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Publicans

During Bible History, publicans were "freelance" tax collectors who operated in their own towns and districts, among their own people, for the occupying Roman government (see Ancient Empires - Rome). There were two classes of publicans, the "chief of the publicans" such as Zacchaeus (Luke 19:2), and the subordinate publicans who worked for them (Luke 5:27, 15:1, 18:10). As well as often being viewed as traitors, some of them were very corrupt, being little more than extortionists, and as such they were generally hated by the public. Not all were that bad, or remained that bad, however; Matthew, also known as Levi, one of The Twelve Apostles, was a publican when Jesus called him.

Roman Coins Publicans

The original Greek word of the New Testament, pronounced tell-oh-nace is variously translated in English-language Bibles as either publican or tax collector.

"And after these things He went forth, and saw a publican, named Levi [i.e. Matthew], sitting at the receipt of custom: and He said unto him, Follow Me. And he left all, rose up, and followed Him" (Luke 5:27-28 KJV) (see Matthew)

"And as Jesus passed forth from thence, He saw a man, named Matthew, sitting at the receipt of custom [see Custom and Tribute]: and He saith unto him, Follow Me. And he arose, and followed Him. And it came to pass, as Jesus sat at meat in the house, behold, many publicans and sinners came and sat down with Him and His disciples. And when the Pharisees saw it, they said unto His disciples, Why eateth your Master with publicans and sinners? But when Jesus heard that, He said unto them, They that be whole need not a physician, but they that are sick. But go ye and learn what that meaneth, I will have mercy, and not sacrifice: for I am not come to call the righteous, but sinners to repentance." (Matthew 9:9-13 KJV)

"And He spake this parable unto certain which trusted in themselves that they were righteous, and despised others: Two men went up into the Temple [see "My Father's House"] to pray; the one a Pharisee, and the other a publican. The Pharisee stood and prayed thus with himself, God, I thank thee, that I am not as other men are, extortioners, unjust, adulterers, or even as this publican. I fast twice in the week, I give tithes of all that I possess. And the publican, standing afar off, would not lift up so much as his eyes unto heaven, but smote upon his breast, saying, God be merciful to me a sinner. I tell you, this man went down to his house justified rather than the other: for every one that exalteth himself shall be abased; and he that humbleth himself shall be exalted." (Luke 18:9-14 KJV)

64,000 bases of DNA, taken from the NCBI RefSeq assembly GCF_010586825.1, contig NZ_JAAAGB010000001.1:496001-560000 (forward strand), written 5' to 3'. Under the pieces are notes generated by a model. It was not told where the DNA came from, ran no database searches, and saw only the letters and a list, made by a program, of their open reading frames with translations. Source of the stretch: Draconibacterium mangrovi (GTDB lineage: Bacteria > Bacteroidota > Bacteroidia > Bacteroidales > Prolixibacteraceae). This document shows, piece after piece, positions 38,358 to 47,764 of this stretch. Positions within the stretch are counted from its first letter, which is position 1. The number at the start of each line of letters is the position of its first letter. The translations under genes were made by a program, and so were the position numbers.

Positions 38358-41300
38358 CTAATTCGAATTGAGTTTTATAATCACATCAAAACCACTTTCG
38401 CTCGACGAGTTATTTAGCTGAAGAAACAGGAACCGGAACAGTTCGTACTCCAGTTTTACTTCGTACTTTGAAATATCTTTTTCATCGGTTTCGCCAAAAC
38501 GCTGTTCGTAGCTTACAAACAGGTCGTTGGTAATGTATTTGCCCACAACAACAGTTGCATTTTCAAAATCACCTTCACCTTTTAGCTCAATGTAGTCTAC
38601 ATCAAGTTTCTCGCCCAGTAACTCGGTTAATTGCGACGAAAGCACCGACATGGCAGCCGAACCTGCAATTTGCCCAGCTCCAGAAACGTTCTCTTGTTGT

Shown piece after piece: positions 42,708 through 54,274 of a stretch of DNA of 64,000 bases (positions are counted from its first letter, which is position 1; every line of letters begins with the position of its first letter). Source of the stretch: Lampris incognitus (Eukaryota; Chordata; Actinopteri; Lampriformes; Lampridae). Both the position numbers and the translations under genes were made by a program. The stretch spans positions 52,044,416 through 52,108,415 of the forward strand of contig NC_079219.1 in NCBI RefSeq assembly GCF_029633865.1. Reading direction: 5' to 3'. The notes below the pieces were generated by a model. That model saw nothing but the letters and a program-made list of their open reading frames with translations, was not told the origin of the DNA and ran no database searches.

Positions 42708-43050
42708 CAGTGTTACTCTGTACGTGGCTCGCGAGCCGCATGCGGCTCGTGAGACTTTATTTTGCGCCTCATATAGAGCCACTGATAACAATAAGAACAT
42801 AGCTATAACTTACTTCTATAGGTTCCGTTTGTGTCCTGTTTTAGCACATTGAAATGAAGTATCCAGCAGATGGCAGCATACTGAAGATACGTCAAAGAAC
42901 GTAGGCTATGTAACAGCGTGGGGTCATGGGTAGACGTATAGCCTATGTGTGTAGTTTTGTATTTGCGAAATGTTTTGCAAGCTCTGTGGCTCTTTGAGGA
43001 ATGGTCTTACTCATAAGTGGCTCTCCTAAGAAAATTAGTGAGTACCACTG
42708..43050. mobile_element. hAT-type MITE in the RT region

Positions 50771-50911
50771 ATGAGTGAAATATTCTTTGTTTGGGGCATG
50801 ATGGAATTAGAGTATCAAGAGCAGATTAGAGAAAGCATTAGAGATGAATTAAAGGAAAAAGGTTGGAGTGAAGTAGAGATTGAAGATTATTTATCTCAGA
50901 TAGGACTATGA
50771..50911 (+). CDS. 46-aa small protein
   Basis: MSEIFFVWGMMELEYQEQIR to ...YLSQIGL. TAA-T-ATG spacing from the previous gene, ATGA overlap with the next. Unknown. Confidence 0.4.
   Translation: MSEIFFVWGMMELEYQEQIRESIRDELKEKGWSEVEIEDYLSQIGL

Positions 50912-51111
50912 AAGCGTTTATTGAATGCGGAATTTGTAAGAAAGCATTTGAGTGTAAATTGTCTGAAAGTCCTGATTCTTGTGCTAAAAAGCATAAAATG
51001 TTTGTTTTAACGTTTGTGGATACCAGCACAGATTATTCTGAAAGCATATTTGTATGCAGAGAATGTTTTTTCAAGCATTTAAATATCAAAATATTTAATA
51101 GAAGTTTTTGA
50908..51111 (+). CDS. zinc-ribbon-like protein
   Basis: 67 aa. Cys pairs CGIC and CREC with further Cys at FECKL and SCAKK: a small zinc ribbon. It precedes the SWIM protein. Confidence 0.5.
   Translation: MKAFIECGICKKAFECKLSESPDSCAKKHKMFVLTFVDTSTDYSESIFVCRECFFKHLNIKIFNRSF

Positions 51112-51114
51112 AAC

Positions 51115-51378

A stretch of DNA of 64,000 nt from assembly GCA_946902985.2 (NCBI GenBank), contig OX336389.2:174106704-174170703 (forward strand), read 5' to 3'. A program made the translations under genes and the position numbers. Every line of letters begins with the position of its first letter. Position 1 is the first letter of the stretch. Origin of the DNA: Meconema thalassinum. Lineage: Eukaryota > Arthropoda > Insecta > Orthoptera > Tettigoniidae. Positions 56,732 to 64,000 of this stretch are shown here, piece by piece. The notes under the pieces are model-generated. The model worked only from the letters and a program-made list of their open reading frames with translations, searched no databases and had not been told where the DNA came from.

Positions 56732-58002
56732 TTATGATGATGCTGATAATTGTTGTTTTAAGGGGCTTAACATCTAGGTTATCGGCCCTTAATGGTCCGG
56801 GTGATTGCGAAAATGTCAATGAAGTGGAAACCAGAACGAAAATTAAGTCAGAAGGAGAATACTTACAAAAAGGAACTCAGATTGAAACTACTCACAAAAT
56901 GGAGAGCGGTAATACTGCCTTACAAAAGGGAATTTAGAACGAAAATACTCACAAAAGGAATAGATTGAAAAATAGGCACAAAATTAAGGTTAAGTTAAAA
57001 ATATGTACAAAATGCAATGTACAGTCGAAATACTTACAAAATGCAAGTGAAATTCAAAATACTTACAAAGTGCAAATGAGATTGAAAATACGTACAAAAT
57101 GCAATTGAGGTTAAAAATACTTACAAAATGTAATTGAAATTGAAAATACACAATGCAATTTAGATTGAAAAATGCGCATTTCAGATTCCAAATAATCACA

"Ye have heard that it hath been said, Thou shalt love thy neighbour, and hate thine enemy. But I say unto you, Love your enemies, bless them that curse you, do good to them that hate you, and pray for them which despitefully use you, and persecute you; That ye may be the children of your Father which is in heaven: for He maketh His sun to rise on the evil and on the good, and sendeth rain on the just and on the unjust. For if ye love them which love you, what reward have ye? do not even the publicans the same? And if ye salute your brethren only, what do ye more than others? do not even the publicans so? Be ye therefore perfect, even as your Father which is in heaven is perfect." (Matthew 5:43-48 KJV) (see Forgive, And Be Forgiven)

Fact Finder: Did Jesus Christ pay taxes?
Matthew 17:24-27, 22:21
Note: Jesus Christ was a civil and religious taxpayer. The illustration above shows two different denarius coins with both of the Roman emperors who reigned during the time of Jesus, Caesar Augustus and Tiberius Caesar. A coin identical to one or the other of those was the subject of Jesus' well-known "Give to Caesar what is Caesar's, and to God what is God's"


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